Jessie Bear's Reviews > Grandpa Green

Grandpa Green by Lane Smith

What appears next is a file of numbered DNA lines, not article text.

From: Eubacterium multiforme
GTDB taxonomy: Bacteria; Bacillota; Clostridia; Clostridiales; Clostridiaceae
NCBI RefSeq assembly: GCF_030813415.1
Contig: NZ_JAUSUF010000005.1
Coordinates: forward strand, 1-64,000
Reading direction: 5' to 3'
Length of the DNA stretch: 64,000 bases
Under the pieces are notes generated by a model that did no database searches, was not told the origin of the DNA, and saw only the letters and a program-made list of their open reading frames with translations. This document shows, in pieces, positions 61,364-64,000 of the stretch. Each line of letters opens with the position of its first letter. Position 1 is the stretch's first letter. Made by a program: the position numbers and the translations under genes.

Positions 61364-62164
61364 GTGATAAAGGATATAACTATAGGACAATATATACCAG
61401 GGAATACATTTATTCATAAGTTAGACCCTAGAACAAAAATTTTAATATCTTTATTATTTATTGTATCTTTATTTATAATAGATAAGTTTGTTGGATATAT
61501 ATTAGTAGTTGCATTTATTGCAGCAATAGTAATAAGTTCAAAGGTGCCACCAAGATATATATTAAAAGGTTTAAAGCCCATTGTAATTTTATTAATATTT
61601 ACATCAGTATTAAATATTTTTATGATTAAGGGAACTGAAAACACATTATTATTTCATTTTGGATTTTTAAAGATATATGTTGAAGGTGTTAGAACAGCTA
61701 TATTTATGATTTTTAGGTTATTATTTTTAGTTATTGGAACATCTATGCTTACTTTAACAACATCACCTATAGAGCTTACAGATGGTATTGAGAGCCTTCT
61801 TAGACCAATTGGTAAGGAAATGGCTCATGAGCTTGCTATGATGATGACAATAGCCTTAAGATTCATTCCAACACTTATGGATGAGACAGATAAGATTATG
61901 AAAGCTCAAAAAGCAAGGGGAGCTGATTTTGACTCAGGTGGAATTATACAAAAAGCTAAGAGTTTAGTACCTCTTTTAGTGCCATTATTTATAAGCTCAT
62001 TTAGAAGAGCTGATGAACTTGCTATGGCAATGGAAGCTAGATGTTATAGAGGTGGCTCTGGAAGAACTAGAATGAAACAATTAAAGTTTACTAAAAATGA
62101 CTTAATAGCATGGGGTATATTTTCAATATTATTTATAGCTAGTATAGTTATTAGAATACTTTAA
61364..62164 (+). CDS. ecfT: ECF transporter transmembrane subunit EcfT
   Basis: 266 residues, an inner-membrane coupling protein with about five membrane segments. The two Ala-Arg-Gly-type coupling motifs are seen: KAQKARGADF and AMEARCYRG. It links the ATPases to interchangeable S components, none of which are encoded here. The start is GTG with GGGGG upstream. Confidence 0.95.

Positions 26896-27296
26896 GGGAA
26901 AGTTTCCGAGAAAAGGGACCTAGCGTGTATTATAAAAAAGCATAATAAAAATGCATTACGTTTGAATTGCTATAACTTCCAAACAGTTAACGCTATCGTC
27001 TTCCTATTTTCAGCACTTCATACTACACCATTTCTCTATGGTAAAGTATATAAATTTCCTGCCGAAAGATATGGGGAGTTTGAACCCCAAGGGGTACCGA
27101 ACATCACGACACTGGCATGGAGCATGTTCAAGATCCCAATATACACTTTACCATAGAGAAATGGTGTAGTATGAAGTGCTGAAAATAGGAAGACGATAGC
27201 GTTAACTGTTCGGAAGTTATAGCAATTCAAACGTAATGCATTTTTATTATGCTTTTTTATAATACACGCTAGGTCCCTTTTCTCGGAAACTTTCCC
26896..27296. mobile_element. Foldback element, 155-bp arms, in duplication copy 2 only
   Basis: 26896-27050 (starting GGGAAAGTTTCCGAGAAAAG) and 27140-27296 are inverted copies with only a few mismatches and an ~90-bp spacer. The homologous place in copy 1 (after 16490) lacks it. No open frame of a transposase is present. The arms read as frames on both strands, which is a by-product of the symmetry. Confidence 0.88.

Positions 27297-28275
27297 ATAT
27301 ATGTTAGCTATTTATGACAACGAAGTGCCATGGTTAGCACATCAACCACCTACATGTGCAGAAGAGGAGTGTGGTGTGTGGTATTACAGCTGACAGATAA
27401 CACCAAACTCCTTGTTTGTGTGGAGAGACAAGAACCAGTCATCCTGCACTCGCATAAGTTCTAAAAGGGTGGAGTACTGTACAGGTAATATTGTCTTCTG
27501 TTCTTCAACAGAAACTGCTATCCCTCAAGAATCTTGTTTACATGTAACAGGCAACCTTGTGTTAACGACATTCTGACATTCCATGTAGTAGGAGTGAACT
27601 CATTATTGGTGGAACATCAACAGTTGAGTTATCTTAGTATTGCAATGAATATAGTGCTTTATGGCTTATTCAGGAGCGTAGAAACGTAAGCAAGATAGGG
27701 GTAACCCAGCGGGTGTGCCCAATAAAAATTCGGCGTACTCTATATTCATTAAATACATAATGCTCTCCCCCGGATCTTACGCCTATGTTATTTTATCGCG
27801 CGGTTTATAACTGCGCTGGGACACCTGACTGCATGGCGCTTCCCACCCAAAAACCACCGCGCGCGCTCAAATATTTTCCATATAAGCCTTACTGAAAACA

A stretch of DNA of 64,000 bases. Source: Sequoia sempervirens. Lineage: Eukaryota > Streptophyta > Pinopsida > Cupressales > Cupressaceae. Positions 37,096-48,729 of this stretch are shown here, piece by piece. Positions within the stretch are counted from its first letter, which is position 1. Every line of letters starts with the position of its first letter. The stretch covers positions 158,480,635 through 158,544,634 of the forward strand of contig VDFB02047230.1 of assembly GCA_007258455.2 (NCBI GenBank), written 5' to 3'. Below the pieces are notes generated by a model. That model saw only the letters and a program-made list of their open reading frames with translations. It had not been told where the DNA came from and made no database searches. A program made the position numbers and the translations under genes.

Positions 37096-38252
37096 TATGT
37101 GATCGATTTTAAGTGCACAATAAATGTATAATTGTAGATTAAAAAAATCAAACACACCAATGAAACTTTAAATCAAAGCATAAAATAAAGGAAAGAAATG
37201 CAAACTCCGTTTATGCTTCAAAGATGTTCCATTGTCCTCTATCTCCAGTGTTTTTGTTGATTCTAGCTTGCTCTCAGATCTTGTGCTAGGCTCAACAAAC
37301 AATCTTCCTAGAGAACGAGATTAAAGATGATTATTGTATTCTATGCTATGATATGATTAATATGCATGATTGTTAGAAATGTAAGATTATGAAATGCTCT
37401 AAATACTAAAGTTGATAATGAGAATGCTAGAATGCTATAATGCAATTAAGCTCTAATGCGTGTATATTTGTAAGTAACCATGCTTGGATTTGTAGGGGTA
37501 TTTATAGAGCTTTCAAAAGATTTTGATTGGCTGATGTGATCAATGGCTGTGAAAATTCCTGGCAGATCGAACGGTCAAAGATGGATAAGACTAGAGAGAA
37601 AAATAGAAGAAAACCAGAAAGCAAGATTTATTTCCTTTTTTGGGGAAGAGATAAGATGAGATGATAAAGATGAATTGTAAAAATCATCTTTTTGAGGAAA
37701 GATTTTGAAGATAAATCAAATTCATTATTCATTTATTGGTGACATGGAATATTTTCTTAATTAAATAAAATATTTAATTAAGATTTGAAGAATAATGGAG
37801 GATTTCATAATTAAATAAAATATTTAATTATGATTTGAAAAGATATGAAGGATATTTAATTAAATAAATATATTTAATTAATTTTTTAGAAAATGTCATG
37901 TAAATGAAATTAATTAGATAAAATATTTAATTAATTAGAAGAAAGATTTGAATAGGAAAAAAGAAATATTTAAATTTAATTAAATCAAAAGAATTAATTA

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A young boy tends to a garden, re-telling the life story of his aging great-grandfather. The story reads simply in an unassuming tone, and can reach an audience age two to one hundred two. Grandpa Green beautifully introduces the concepts of aging family members and memory loss in a touching manner, culminating in a fold-out panoramic view of the garden of Grandpa Green’s life. Each page or so contains a line of text, but the illustrations are what makes this book excellent. There is contrast between the dazzlingly bright leaves and the more cartoon-like illustrations, although both work in harmony to create a stunning visual effect. In the fold out panoramic, the most fantastical of the plant shapes take the forefront, although even the tougher memories, such as war, are still present. However, one of the more straightforward yet fabulous page illustrations tells the whole story, and is strong enough to work as a standalone: that of a tree with leaves which start out young and green on the left, gradually growing sparser and changing to the reddish color present in autumn to the right as the young boy hangs on a branch and watches the first red leaf fall. This tale of love and family traverses many generations, and is highly recommended. However, it is especially recommended for children ages 3-6, and any child who can’t get enough of the color green.
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